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John Kiley is a fourth generation Seattle native who attended The Pilchuck Glass School and the Penland School of Crafts in North Carolina.  Throughout his career as a professional glass artist, which began in 1992 at the age of 19, Kiley has worked with the most renowned masters in the field and has become an established mentor in his own right.

After working as an assistant in the Benjamin Moore studio, John Kiley joined Dale Chihuly as a gaffer on the chandelier team of his Chihuly Over Venice project, he traveled to Finland, Ireland, Mexico and Italy. He spent four years as an assistant to Dante Marioni before becoming a principal team member with Lino Tagliapietra in 1994.  In addition to blowing glass in Tagliapietra’s private Murano studio, Kiley has traveled all over the world with the maestro.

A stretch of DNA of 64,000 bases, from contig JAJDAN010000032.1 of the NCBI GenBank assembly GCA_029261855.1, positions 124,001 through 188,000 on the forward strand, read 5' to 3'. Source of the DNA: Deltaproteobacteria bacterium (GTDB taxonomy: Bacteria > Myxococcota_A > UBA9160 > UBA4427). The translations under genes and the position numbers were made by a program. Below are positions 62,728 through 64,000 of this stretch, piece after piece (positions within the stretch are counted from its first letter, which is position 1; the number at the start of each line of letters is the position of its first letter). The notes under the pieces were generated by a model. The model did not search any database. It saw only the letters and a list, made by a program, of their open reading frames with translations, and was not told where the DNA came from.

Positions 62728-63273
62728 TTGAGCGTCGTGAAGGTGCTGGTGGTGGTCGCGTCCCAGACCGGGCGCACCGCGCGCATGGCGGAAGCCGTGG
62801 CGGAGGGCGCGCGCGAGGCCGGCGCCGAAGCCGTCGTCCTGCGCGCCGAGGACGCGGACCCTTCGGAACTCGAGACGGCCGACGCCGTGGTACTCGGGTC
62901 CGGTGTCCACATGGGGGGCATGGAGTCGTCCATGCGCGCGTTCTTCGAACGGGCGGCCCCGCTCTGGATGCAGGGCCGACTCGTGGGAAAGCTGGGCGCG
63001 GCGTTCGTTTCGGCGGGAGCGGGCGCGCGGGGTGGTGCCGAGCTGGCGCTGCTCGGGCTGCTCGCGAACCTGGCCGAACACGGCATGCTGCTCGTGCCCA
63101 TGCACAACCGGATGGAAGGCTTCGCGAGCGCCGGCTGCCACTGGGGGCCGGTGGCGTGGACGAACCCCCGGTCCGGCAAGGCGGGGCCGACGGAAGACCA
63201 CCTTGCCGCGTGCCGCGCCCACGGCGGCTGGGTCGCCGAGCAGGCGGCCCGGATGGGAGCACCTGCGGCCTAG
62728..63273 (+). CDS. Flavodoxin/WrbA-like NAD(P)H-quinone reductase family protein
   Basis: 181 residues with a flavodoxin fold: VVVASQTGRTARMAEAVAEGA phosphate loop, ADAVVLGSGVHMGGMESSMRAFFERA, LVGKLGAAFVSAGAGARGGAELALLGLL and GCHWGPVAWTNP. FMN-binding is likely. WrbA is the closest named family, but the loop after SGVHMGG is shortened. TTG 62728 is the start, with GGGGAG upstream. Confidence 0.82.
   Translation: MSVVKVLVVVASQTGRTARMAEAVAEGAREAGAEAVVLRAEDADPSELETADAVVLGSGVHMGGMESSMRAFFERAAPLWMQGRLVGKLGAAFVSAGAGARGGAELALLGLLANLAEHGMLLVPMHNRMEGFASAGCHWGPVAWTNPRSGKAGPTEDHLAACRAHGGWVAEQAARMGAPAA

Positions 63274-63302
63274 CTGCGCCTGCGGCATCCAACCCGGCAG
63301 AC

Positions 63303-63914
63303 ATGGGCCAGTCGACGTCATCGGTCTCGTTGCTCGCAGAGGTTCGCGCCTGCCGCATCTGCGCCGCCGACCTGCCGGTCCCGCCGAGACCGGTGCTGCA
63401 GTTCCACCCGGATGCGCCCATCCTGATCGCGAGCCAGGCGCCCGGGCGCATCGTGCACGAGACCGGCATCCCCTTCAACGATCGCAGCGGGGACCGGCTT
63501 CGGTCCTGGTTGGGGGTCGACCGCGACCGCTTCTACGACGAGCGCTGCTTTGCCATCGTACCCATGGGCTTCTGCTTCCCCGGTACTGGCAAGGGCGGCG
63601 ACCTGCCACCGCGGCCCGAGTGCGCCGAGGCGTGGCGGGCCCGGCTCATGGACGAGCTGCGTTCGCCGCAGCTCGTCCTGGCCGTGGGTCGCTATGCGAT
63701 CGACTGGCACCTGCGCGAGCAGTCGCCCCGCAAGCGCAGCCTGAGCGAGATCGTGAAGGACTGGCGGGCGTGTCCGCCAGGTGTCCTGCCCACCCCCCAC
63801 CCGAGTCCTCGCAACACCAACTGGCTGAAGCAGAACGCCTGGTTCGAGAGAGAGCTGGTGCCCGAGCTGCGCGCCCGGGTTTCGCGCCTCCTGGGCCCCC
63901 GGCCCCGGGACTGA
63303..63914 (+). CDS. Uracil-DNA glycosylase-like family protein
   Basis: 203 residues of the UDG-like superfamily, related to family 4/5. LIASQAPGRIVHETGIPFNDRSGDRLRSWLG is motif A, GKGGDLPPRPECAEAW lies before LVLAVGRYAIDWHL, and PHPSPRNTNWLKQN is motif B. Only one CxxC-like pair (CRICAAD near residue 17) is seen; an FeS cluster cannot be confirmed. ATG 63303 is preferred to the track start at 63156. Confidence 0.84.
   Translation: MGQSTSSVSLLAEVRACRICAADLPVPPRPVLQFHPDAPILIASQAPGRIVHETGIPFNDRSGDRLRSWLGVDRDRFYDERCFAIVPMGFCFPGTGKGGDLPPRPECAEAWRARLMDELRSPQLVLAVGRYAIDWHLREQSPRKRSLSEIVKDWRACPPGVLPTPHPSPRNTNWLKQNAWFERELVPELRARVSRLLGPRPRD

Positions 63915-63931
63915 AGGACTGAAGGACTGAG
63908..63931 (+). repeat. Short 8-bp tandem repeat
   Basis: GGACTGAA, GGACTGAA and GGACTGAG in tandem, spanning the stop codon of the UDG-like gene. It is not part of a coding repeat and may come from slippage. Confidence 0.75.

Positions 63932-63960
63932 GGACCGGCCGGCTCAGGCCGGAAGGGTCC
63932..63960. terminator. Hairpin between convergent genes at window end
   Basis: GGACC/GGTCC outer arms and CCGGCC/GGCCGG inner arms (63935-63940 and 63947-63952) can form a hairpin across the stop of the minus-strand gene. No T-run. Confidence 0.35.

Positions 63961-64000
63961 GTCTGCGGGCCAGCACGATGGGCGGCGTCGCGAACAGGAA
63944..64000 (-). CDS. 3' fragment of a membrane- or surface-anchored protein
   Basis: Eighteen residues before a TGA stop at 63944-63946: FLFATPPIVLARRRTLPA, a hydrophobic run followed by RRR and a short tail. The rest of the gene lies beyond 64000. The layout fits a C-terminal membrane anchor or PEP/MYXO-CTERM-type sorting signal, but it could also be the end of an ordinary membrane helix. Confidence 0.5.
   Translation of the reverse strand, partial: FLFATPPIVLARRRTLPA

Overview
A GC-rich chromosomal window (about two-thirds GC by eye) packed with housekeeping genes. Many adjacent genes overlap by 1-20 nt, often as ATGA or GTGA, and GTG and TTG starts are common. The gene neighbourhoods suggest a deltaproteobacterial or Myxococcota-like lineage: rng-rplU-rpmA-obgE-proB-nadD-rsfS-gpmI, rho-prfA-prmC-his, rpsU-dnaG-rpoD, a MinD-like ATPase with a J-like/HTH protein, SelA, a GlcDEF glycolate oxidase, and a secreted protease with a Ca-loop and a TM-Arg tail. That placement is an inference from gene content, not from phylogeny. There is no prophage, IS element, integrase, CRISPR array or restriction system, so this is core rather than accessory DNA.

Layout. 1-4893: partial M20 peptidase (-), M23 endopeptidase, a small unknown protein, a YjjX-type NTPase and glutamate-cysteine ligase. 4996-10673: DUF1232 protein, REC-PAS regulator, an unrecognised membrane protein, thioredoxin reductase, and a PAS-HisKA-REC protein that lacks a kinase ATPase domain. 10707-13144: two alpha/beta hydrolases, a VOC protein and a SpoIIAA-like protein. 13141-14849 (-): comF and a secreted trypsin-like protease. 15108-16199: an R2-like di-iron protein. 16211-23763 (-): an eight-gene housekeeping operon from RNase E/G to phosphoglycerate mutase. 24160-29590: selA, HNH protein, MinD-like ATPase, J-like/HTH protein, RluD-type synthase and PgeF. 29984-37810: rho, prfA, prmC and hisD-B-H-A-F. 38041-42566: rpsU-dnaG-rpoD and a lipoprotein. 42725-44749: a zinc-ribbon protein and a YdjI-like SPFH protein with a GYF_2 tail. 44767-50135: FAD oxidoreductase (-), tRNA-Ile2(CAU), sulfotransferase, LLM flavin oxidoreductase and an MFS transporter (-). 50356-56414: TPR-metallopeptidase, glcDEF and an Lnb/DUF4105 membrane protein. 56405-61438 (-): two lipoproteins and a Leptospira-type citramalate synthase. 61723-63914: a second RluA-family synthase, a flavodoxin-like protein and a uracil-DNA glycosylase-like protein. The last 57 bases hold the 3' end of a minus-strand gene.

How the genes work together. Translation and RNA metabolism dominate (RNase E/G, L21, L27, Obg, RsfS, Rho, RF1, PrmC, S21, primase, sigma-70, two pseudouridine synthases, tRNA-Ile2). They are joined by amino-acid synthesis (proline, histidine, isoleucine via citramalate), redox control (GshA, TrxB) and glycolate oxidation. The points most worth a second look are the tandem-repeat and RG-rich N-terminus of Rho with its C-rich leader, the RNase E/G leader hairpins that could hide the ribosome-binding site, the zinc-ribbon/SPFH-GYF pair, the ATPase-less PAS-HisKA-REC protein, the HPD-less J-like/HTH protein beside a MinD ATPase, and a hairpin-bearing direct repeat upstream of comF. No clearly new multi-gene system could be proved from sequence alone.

John Kiley has taught glassblowing at the National College of Art and Design in Ireland, the Bezalel Academy of Arts in Israel, the Pittsburgh Glass Center and the Pratt Fine Arts Center in Seattle.  In 2009, he became the Glass Director of the Schack Center in Everett, WA, an 18,000 sq-ft art center that opened in 2011, for whom he managed the design, construction, and now operation of the glass department.

Works by Kiley are in many public and private collections, including, The Museum Of Glass, Tacoma, WA; The Shanghai Museum of Glass, Shanghai, China; Sir Elton John;the Seven Bridges Foundation;Emirates Airline and Fly Dubai Airlines.

John Kiley constructs his pieces in separate sections then focuses on how the sections fuse together and how the membranes that connect them can be passageways to enhanced visual experience.  Between the sphere’s soft roundness and the cleavage’s hard edges, light revels in infinite motion.  Sightlines open and close through lens-like holes and shift with the subtle movement of the viewer’s gaze.   By deconstructing the form and externalizing its inner parts, Kiley challenges the traditional view of beauty as that which is pristine and complete.  John Kiley not only questions which is more beautiful—the whole or its parts, the inside or the outside, negative or positive space, the light, the shadow, or the reflection—but posits that it is the interaction of all of these characteristics that results in the beautiful sum.